The Contagion of Misgovernance in Nigeria: Reflections on the Influence of Non-Administrative Criteria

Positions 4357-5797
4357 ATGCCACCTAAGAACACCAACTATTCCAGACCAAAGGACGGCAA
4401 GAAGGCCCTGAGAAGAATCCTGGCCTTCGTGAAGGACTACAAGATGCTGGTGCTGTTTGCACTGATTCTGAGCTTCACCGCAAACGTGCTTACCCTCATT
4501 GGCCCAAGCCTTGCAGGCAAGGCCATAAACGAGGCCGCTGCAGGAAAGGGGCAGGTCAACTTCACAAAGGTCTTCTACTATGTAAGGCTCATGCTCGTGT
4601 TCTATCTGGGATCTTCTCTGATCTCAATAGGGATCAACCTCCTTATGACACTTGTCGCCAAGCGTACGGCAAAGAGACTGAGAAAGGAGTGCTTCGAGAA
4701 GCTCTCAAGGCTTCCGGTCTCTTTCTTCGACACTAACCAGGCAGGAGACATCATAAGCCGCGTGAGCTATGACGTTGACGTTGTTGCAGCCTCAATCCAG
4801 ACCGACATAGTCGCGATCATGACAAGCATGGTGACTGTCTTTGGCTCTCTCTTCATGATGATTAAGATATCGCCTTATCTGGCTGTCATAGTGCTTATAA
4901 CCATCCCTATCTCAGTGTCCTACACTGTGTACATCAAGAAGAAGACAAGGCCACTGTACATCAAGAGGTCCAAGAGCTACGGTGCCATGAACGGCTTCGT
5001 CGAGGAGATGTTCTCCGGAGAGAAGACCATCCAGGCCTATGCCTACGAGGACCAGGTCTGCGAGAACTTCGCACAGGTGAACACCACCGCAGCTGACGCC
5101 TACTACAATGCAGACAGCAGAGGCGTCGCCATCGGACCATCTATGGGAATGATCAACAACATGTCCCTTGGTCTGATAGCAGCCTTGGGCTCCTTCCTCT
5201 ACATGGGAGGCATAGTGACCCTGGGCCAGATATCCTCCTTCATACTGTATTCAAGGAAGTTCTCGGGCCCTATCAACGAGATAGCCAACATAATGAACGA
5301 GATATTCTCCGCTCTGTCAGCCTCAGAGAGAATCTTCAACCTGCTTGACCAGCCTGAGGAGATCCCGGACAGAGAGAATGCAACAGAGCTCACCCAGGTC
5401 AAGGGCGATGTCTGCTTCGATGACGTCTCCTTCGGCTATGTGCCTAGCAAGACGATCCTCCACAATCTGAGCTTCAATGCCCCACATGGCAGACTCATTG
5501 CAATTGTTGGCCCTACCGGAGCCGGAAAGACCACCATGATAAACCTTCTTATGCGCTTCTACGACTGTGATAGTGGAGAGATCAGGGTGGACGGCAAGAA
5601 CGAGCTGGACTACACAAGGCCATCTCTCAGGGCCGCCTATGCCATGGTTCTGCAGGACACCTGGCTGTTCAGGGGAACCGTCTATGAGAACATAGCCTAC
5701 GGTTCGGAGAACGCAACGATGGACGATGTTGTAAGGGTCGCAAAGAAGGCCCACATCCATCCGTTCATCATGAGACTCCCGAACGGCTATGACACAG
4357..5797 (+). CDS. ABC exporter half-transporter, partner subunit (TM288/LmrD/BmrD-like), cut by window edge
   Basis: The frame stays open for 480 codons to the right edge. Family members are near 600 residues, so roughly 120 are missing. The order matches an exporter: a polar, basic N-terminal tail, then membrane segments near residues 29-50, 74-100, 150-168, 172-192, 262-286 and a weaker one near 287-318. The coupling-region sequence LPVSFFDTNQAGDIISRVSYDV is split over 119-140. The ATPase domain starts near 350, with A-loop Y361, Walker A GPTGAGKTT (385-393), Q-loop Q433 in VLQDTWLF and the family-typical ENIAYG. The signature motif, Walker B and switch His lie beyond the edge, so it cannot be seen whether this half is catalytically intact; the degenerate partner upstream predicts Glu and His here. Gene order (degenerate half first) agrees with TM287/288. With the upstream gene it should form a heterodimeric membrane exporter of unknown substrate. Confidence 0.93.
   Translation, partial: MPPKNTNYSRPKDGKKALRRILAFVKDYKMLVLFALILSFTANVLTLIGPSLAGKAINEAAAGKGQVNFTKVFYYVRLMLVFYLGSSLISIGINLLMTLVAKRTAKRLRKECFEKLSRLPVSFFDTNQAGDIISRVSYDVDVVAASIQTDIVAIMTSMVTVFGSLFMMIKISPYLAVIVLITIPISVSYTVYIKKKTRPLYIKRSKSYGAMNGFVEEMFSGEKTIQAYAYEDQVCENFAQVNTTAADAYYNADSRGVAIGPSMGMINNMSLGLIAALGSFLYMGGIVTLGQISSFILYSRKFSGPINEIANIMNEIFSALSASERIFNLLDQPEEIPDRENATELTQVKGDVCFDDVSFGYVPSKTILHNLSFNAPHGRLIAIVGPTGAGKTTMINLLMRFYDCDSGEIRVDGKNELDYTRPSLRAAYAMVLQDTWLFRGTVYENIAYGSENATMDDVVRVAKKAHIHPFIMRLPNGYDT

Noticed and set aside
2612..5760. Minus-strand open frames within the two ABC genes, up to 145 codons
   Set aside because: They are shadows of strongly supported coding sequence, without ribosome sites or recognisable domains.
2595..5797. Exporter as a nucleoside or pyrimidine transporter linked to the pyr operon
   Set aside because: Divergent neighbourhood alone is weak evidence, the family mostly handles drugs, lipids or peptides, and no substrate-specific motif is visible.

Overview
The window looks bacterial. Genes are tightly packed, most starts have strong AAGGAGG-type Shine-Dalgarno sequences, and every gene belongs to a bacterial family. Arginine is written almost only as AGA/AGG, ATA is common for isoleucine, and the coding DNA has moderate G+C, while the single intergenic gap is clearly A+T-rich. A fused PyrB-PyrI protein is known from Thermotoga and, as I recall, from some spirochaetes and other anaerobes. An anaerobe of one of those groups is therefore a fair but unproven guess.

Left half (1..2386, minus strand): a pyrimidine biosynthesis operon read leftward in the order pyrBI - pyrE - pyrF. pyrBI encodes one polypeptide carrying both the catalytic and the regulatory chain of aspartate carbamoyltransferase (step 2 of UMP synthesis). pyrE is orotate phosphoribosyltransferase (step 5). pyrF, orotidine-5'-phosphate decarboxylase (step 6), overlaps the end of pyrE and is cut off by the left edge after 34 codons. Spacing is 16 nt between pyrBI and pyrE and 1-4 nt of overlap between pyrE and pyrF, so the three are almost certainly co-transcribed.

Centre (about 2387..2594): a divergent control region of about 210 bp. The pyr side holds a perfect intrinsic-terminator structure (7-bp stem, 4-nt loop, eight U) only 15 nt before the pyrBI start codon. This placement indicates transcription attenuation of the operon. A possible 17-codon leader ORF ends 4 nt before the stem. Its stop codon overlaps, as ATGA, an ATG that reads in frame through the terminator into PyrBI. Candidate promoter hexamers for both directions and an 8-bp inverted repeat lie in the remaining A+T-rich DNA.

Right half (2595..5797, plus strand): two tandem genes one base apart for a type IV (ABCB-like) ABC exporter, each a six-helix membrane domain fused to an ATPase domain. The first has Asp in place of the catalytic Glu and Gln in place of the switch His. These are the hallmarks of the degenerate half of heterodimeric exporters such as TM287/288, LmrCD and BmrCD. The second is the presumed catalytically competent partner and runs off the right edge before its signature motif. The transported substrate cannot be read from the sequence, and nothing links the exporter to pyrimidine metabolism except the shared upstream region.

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Successive governments in Nigeria have failed to curtail the downward spiral of the sectors of her economy. The deepening socio-economic and political crises are assessed as occasioned by the dysfunctionality of the arms of government that jeopardizes essential service delivery to the detriment of the polity at whose behest they occupy the public offices. Despite the changes and institution of new administrative leadership through democratic processes, the quality of governance continues to dwindle. Poor policy formulation, implementing non-target-specific measures to deal with the malaises bedeviling the economy, and/or outright government inaction define the practical realities of Nigeria’s sociopolitical landscape. These plausible facts have driven wedges between the elected representatives in government and the polity who bear the brunt of the leadership failures in all spheres. The study determined whether a contagion effect birthed by non-administrative criteria underlies the transcendently perpetual misgovernance pervading the sectors of Nigeria’s economy. The study evaluates the influences of these criteria on the individuals, the potency of ‘group’ membership and sentiments, the contexts of leadership, and the implications for the trajectory of governance. With prioritization over the desired state of affairs in the country despite leadership changes and successive governments, these group memberships and sentiments remain inimically parallel to target-specific policy-making and de-emphasize national growth and development. The paper relies on the postulations of the social contagion theory of collective behavior and Riggs' assertions on non-administrative criteria in prismatic societies in assessing the misgovernance in Nigeria. A semi-structured Contagion in Leadership (CiL) e-questionnaire was designed to evaluate the influence of social contagion on the members of the arms of government and, consequently, on the quality of governance and service delivery in Nigeria’s Fourth Republic. It was disseminated on two social media platforms - WhatsApp and Twitter, for a wider reach. Two hundred ten (210) responses were recorded across an age range of 18 and 65+ years, with a mean age of 42. Strategies for enhancing the quality of governance, including entrenching constitutionalism, and engendering the responsibility of political officeholders toward policy actions, are proffered.
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